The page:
The title above pretty much covers the biggest news thus far at the Monte Carlo Masters where we’re into the R16.
I watched the Djokovic match with Simon and the only thing that might undermine my inference (and my title) is if Simon turned-out to be playing an even higher-level of his unusual brand of (awkward) defensive tennis.
Djokovic and Simon looked like a mirror reflection throughout the match. The only thing separating was when Djokovic found a bigger F or BH that proved too much for the underwhelming Frenchman.
The UEs from Djokovic spell concern (still) and the aura of confidence continues to elude the world #2. This has been the same story from the Serb since last early summer. He’s struggling. I don’t know what else to say about that. We talked about his personal life, his coaching change (can we get an update on Pepe?).
I made very clear that if you happen to watch him play (this was glaringly apparent at the US Open), you should see the physical decline, but I suppose this could be injury. People forget how much tennis he’s played, how much big tennis, long matches, grinding from the BL, effectively sacrificing himself for the glory. His is an exciting style when he’s in form and boring (with lower risk more consistent ball striking) or constricting his opponents to death. He’s an Agassi with a little length.
When he’s not in form, lacks confidence, etc., he’s more of a Gilles Simon with a bigger heart and better nerves.
No doubt his nerves got him through that match. Simon served for match in the third. . .
Along with our clarification last summer, mind you, of Djokovic’s physical deterioration, we then moved on our next bit of analysis: 2016 will be remembered as the Djokollapse (did you miss our discussions of Slow Courtjovic ((aka Slovak))?). Ah yes, what fun we have over here at Mcshow Tennis.
In the end, until evidence contradicts our current findings, the struggle continues for Novak.
The clay got the best of Dimitrov. He is a classic clay casualty. The clay reduces his athletic all-court game to a mud fight. This clarifies my continual warning with clay court tennis. Dimitrov fell in Marrakech early, as well.
Looking to the next round, we’ll see if Nadal’s three setter vs Edmund is a sign of concern: he gets Zverev next, who has been drowning opponents in the dirt. He smacked a couple of vets off the court (Seppi and F. Lopez) with some bakery items. He continues to show, for me, a real Del Potro-like guile and
sophistication. By the way, Zverev turns 20 tomorrow (4/20), meaning he’s still a very young big guy who can hammer the ball on all surfaces.
Wawrinka v Cuevas could be an interesting watch. If Stan doesn’t destroy, Cuevas will likely triumph in a cloud of dust.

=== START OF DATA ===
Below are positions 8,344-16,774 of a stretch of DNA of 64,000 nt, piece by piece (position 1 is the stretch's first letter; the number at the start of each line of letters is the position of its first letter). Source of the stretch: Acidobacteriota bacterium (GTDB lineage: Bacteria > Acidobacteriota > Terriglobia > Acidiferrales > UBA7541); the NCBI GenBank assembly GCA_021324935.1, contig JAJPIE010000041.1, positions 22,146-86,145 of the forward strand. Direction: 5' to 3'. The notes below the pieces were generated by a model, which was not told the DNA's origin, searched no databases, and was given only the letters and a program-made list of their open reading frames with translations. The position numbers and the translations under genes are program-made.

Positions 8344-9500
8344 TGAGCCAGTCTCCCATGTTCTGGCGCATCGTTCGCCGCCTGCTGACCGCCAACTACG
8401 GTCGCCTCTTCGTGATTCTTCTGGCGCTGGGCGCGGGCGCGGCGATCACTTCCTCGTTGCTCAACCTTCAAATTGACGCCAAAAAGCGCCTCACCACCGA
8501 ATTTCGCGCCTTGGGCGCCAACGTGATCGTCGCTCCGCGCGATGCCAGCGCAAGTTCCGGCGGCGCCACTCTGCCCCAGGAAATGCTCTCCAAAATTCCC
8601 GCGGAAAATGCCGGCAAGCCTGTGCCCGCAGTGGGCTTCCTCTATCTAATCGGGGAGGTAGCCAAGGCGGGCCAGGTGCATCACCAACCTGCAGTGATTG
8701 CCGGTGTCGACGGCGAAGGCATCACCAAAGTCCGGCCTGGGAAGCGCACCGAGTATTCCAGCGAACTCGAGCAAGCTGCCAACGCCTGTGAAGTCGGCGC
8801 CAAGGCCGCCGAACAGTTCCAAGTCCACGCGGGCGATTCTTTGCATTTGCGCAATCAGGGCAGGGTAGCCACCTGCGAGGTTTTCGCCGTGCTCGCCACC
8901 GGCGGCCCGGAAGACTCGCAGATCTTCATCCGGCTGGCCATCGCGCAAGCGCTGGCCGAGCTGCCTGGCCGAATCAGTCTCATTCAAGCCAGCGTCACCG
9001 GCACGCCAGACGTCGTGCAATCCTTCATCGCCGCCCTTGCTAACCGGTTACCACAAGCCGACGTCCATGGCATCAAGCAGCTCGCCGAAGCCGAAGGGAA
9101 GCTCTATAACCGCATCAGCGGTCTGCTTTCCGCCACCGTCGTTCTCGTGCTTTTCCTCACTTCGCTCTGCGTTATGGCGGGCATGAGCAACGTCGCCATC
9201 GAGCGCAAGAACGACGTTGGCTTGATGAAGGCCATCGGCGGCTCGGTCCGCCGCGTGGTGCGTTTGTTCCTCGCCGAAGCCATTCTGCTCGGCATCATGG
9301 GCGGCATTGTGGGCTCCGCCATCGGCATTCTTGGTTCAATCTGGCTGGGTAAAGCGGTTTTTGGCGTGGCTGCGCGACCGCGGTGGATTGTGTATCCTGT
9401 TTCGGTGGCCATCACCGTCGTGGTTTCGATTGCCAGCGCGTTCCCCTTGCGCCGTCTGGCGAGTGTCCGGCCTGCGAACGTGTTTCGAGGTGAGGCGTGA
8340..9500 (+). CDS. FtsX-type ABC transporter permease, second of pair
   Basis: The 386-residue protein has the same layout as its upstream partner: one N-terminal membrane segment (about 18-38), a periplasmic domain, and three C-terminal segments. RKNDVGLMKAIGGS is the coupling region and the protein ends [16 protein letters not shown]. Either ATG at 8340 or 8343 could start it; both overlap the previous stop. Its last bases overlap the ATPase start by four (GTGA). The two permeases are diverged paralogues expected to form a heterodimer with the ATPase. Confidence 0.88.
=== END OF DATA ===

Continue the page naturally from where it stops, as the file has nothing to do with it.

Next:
Goffin and Thiem should be a good match, as well. Let’s hope (sorry Belgian readers – especially Wilfried) Thiem gets a shot at a match with Novak in the QF.
We’ll see, as well, how Andy consolidates his tough win over Mueller – an underrated player if you ask me. Andy should find that top SF.
Novak’s next test should be a Thiem QF (followed perhaps by a Nadal SF; but again, he could end-up playing someone with the tennis skill of Donald Trump – only this is clay, so such limitations can be rendered negligible).
Have a good one.
2 thoughts on “Monte Carlo Midweek: Djokovic Still Struggling and Dimitrov Succumbing”
I enjoyed reading your post, Matt, and happen to agree with most of what you write, though I’m not entirely on the same wavelength when it comes to tennis on a clay surface.
Fanboy – the self-declared tennisexpert among bloggers – simply used to be disinterested in the clay court events and he didn’t conceal his feelings about it, mostly because Roger Federer, his former idol, kept losing again and again from a certain Spaniard during that part of the season, and likely also because of himself, when still aspiring to make a living out of tennis, often meeting the same fate (against a lot lesser opponents).
You lean a bit in the same direction it seems, be it more because of tennis history and the bizarre list of title winners at Roland Garros of whom most couldn’t excell on other surfaces than clay.
I understand your point of view in this and respect it.
The problem that I have with clay is its attributes (I have played a lot on it, as is the case for many people living in continental Europe).
First it’s more the susceptibility to changes in weather conditions that make clay very difficult to play on it, because one needs to adjust to the type of bounces it produces (inclusively the bad ones), and taking the ball on the rise is a bit more risky as well).
Second particularly when it is humid, playing on it becomes very demanding and the physical attributes outweigh the tennis IQ required to win, reason why in my eyes on clay Dominic Thiem will always be the favorite against David Goffin, no matter the latter’s form.
Third it is more delicate to attack the net on clay ; Federer once said in that respect (in an interview in Belgium) that you almost don’t need a volley to play on it, which didn’t prohibit him from playing very well on it though. A player’s timing and court position in coming forward has to be perfect, if not it’s kinda suicide.
I digress. Sorry.
Djokovic’s level is not yet what it once used to be, that’s clear. I agree. He as well as Nadal looked vulnerable in their first match, but came through unscathed in the end. I hope this event will not turn out to be a make-or-break week for them.
I didn’t watch Dimitrov’s match. To be honest, I’m surprised that he couldn’t make it to the next round.
The Djokollapse! That’s a great way to describe it. He is, in no way, back to top form. So shaky, in my opinion. It’s almost hard to watch. Anyways…we’ll see what today brings.